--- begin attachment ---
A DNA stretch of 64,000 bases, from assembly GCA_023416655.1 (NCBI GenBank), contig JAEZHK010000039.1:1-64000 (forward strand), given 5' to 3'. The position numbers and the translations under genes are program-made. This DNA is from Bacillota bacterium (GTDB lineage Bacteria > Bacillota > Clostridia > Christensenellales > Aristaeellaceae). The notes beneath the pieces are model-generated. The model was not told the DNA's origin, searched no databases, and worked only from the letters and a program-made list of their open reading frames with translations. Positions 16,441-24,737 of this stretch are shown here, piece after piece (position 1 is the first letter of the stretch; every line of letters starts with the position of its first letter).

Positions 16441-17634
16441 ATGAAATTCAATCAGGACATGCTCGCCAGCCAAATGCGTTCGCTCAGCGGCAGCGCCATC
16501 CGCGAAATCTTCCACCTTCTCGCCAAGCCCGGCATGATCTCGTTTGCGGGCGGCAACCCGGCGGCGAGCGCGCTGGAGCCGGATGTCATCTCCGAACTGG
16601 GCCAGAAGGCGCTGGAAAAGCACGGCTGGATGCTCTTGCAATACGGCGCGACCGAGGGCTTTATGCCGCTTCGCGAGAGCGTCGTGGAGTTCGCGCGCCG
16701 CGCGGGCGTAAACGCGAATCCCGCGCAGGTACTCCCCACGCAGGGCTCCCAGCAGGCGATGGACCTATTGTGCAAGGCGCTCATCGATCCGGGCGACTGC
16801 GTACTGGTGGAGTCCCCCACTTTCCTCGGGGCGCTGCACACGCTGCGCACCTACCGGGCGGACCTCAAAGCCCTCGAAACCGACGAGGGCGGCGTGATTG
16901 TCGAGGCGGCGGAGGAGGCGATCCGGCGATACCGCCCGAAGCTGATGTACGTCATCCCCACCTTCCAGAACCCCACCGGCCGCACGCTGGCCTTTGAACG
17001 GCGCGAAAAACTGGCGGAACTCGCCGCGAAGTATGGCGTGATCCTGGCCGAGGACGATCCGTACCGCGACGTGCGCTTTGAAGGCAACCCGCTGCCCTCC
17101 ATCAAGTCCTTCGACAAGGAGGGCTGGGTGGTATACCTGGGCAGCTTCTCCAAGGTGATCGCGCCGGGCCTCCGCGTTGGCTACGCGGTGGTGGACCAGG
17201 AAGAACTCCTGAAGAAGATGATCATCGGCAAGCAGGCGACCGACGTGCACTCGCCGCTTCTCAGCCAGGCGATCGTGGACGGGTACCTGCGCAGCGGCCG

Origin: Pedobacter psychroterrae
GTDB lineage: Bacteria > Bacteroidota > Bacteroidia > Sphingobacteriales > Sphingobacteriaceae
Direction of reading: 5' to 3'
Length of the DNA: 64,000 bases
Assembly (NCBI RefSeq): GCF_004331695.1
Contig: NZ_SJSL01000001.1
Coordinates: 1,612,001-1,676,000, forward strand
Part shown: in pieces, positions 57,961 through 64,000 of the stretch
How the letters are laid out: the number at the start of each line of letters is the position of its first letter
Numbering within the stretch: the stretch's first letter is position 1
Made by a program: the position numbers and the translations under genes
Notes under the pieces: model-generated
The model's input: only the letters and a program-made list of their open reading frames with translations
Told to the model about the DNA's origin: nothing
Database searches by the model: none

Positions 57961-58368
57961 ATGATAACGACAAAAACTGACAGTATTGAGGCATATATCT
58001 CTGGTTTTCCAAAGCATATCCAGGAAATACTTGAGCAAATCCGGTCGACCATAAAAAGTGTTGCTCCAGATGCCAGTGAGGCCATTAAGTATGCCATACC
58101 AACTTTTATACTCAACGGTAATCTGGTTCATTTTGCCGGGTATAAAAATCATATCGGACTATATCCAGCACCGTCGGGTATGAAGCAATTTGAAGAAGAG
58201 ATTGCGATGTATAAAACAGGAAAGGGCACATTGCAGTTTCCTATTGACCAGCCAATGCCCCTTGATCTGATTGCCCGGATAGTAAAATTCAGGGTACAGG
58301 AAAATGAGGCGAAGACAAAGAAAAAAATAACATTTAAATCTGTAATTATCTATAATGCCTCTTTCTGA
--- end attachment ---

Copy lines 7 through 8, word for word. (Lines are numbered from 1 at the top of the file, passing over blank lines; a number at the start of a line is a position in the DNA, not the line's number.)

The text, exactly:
16801 GTACTGGTGGAGTCCCCCACTTTCCTCGGGGCGCTGCACACGCTGCGCACCTACCGGGCGGACCTCAAAGCCCTCGAAACCGACGAGGGCGGCGTGATTG
16901 TCGAGGCGGCGGAGGAGGCGATCCGGCGATACCGCCCGAAGCTGATGTACGTCATCCCCACCTTCCAGAACCCCACCGGCCGCACGCTGGCCTTTGAACG